UN Asked To Help Protect San Francisco Peaks From Reclaimed Waste Water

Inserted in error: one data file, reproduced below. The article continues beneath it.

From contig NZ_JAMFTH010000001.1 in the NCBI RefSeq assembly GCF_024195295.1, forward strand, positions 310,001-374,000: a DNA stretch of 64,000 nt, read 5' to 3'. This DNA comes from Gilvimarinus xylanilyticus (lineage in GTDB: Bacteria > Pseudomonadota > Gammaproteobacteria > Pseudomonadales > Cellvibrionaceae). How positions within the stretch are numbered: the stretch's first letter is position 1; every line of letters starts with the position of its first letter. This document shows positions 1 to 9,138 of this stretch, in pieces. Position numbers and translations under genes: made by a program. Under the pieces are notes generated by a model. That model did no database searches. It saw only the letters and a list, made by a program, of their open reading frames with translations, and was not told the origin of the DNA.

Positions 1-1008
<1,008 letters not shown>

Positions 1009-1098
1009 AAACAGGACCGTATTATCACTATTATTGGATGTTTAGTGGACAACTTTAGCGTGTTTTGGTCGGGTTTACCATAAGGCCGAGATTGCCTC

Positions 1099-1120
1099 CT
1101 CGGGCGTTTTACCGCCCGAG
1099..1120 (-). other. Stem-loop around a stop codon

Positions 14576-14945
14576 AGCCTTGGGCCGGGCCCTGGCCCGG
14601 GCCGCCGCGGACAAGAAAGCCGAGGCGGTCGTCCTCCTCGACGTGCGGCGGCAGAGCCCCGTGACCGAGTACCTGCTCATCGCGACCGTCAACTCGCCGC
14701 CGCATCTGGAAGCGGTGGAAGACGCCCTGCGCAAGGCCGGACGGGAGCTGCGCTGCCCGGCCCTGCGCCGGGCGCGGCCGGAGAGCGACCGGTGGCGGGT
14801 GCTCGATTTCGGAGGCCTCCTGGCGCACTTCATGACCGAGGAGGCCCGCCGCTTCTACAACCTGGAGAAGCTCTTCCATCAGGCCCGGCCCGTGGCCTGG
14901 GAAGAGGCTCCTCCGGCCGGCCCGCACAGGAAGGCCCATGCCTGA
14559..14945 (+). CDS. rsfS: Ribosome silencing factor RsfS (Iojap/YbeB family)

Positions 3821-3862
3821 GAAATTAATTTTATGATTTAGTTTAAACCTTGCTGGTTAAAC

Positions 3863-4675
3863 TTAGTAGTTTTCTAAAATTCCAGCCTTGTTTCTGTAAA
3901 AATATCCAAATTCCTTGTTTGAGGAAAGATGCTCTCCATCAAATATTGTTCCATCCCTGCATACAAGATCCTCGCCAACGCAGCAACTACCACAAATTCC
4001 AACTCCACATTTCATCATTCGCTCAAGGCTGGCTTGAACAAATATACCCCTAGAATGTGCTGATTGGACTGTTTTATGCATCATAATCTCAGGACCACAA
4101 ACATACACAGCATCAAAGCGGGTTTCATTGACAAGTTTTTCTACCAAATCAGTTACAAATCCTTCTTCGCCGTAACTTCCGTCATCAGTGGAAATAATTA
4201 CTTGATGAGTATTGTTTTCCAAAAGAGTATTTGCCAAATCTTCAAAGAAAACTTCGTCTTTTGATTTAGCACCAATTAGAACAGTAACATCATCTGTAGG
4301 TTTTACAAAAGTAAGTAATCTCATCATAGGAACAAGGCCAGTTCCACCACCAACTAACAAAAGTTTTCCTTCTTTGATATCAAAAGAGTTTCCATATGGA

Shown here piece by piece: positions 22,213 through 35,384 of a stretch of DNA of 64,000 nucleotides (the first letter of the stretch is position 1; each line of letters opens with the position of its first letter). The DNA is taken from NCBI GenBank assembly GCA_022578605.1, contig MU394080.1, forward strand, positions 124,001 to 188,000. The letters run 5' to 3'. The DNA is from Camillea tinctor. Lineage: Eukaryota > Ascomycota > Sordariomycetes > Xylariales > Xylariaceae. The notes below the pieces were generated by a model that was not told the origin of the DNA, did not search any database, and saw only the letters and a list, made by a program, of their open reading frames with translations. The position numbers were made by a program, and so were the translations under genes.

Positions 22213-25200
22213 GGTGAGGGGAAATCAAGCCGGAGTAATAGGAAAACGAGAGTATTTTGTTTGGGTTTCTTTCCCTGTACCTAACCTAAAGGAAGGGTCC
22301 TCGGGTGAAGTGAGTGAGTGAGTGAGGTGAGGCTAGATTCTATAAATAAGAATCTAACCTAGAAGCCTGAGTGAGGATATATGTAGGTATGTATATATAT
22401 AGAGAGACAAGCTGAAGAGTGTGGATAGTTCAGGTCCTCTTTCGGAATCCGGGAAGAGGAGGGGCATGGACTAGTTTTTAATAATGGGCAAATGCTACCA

Sunday, November 28, 2010 By Kathy Helms Dine Bureau Gallup Independent ST. MICHAELS – The Navajo Nation Human Rights Commission is urging a U.N. official to submit a letter of allegation against the United States in an effort to get the federal government to uphold its human rights obligation as a U.N. member-state. Having exhausted all domestic remedies through the U.S. judicial process to protect and preserve Dook’o’osliid – one of four sacred mountains that mark the boundary of the Diné aboriginal homeland – the Commission submitted a formal complaint to James Anaya, U.N. Special Rapporteur on the Rights of Indigenous Peoples, regarding the use of reclaimed wastewater to make artificial snow at a ski resort located on the San Francisco Peaks. “We are very confident that the Special Rapporteur will thoroughly investigate the sacred sites violation as it pertains to the desecration of the San Francisco Peaks and fully consider the Diné and other indigenous nations' concerns,” Duane H. Yazzie, Commission chair, said. The Commission first sent a formal complaint to Anaya in May, alleging the United States violated and continues to violate the human rights and fundamental freedoms to preserve and protect the sacred sites, cultural and religious beliefs, and practices of Navajos and other indigenous peoples. The “mountain that always glitters on top” is regarded as a single, living entity. It is also home to the Arizona Snowbowl ski resort, which will begin making artificial snow this month using reclaimed wastewater, according to the Commission. On June 8, 2009, the U.S. Supreme Court refused to weigh in on the matter of Navajo Nation v. U.S. Forest Service, regarding expansion of the Snowbowl and the use of reclaimed water for artificial snow-making, despite the Coconino National Forest Service’s admission that use of reclaimed water would contaminate the natural resources needed to perform ceremonies that continue to be the basis for the cultural identity of a number of Arizona tribes. In a Sept. 2 statement prior to Flagstaff City Council approving the use of reclaimed wastewater for the Snowbowl, Navajo President Joe Shirley Jr. said that each day, Navajos witness the chipping away of their way of life and culture. “Over the past eight years, we’ve seen the U.S. Forest Service, the 9th Circuit Court of Appeals, the U.S. Supreme Court, and now our neighbors in the city of Flagstaff miss opportunities to help us to perpetuate our ancient way of life, for the enjoyment of skiers and the benefit of one developer instead. “It is irrefutable that these decisions hurt indigenous people in ways unseen and unfelt by our neighbors, as Navajos watch that which they’ve always known to be holy, immutable and consecrated, sacrificed for money, with little empathy shown to us or to our beliefs.” On Nov. 5 in Geneva, Harold H. Koh, legal advisor to the U.S. Department of State, said religious rights are upheld by the First Amendment of the U.S. Constitution and made reference to the International Covenant on Civil and Political Rights, Article 27. “It is rare that the U.S. acknowledges international binding treaty to be applicable on indigenous peoples,” Navajo Human Rights Commission Executive Director Leonard Gorman said. To date, however, the United States has not adopted the U.N. Declaration on the Rights of Indigenous Peoples. In their response to the U.N. Human Rights Council on Nov. 9, the U.S. delegation said the United States is reviewing its position in response to calls from tribes and other indigenous groups and individuals. “We certainly believe that signing the U.N. Declaration on the Rights of Indigenous Peoples, without reservation, would signify that the United States is committed to rectify the abuse suffered by Native peoples,” Yazzie said. [Forwarded by naipc-list-bounces@lists.nativeweb.org on behalf of Andrea Carmen - andrea@treatycouncil.org] USDA United States Department of Agriculture Office of the Secretary Washington, D.C. 20250 November 3, 2010 Dear Interested Tribal Participant: Recent events and litigation with Tribes make it clear that the Department of Agriculture (USDA) and the Forest Service must review our policies related to sacred sites. Secretary Thomas 1. Vilsack asked the USDA Office of Tribal Relations (OTR), who reports directly to the Secretary of Agriculture, and Forest Service to work closely to consult with American Indian and Alaska Native leaders on sacred site policies. This Administration enthusiastically embraces the spirit of Executive Order (E.O.) 13175 on Tribal Consultation and E.O. 13007 on Tribal Sacred Sites. E.O. 13007 directs the Forest Service and other agencies with statutory or administrative responsibility for the management of Federal lands, to the extent practicable, permitted by law, and not clearly inconsistent with essential agency functions, to: Accommodate access to and ceremonial use of Indian sacred sites by Indian religious practitioners, and Avoid adversely affecting the physical integrity of such sacred sites. E.O. 13007 also directs agencies to "maintain the confidentiality of sacred sites" where appropriate. USDA OTR and the Forest Service want to hear from you regarding how to improve our policies for sacred sites while simultaneously balancing pursuit of the Forest Service's mission to deliver forest goods and services for current and future generations. We need your help to examine the effectiveness of existing laws and regulations as well as recommendations for future policy or guidelines that will ensure a consistent level of sacred site protection that is more acceptable to Tribes. We believe this emerging effort will provide much needed attention to this important matter and will be in furtherance of the spirit of the President's commitments to Tribal leaders. Current Forest Service laws, regulations, and policies impacting sacred sites and consultation can be found on the Forest Service's OTR Web site: http://www.fs.fed.us/spf/tribalrelations/policies.shtml. P.·oposcd Timclinc November 20 10-February 20 II Conduct in-person and telephonic listening sessions with Tribal governments, spiritual leaders, and culture keepers February -April 2011 Draft repOit and policy recommendations May -August 201 I Consult on report and draft policy recommendations September October 2011 Finalize report and proposed policy recommendations November 2011 Rollout final report and proposed policy recommendations Post-November 2011 Take appropriate steps to adopt and finalize policy changes Throughout this initiative, you can provide comments about our sacred site policies and this effort at http://www.fs.fed.us/spf/tribalrelations or email TribaISacredSites@fs.fed.us . Listening Sessions: The first national telephonic listening session is on November 29,2010, to introduce the effort, to ask for your input on the proposed process, and hear your thoughts regarding improvements to our existing policies and recommendations for developing new policy. Following that call, from December through February, in-person and telephonic listening sessions will occur throughout the country. Another national telephonic listening session will be scheduled in mid-to-Iate February 2011 to summarize what we have heard, provide another opportunity for you to make your voice heard, and to set the stage for the next phases including Govemment-to-Government consultation, which should take place from May through August, 2011. After the listening sessions are complete, the USDA OTR/Forest Service team working on this initiative will develop a draft report for the Secretary based on your recommendations for policy changes and draft proposed policy language. You can comment electronically throughout this process using the website and the email address above. Consultation with your Tribal Governments will take place beginning in May 2011. What we hear from you during the listening sessions will shape the consultation process. More information will be forthcoming on the consultation phase in spring 2011. We invite you to join us on November 29,2010, for the first national listening session from 2:00-5:00 pm Eastern Standard Time. Please dial-in to the Roundtable at (888) 469-1285 and enter passcode 5116673. Please join us on November 29,2010, for our first national listening session on USDA and Forest Service sacred sites policies. We sincerely appreciate your assistance and look forward to hearing from you. Very best regards, HARRIS D. SHERMAN Under Secretary Natural Resources and Environment THOMAS L. TIDWELL Chief U.S. Forest Service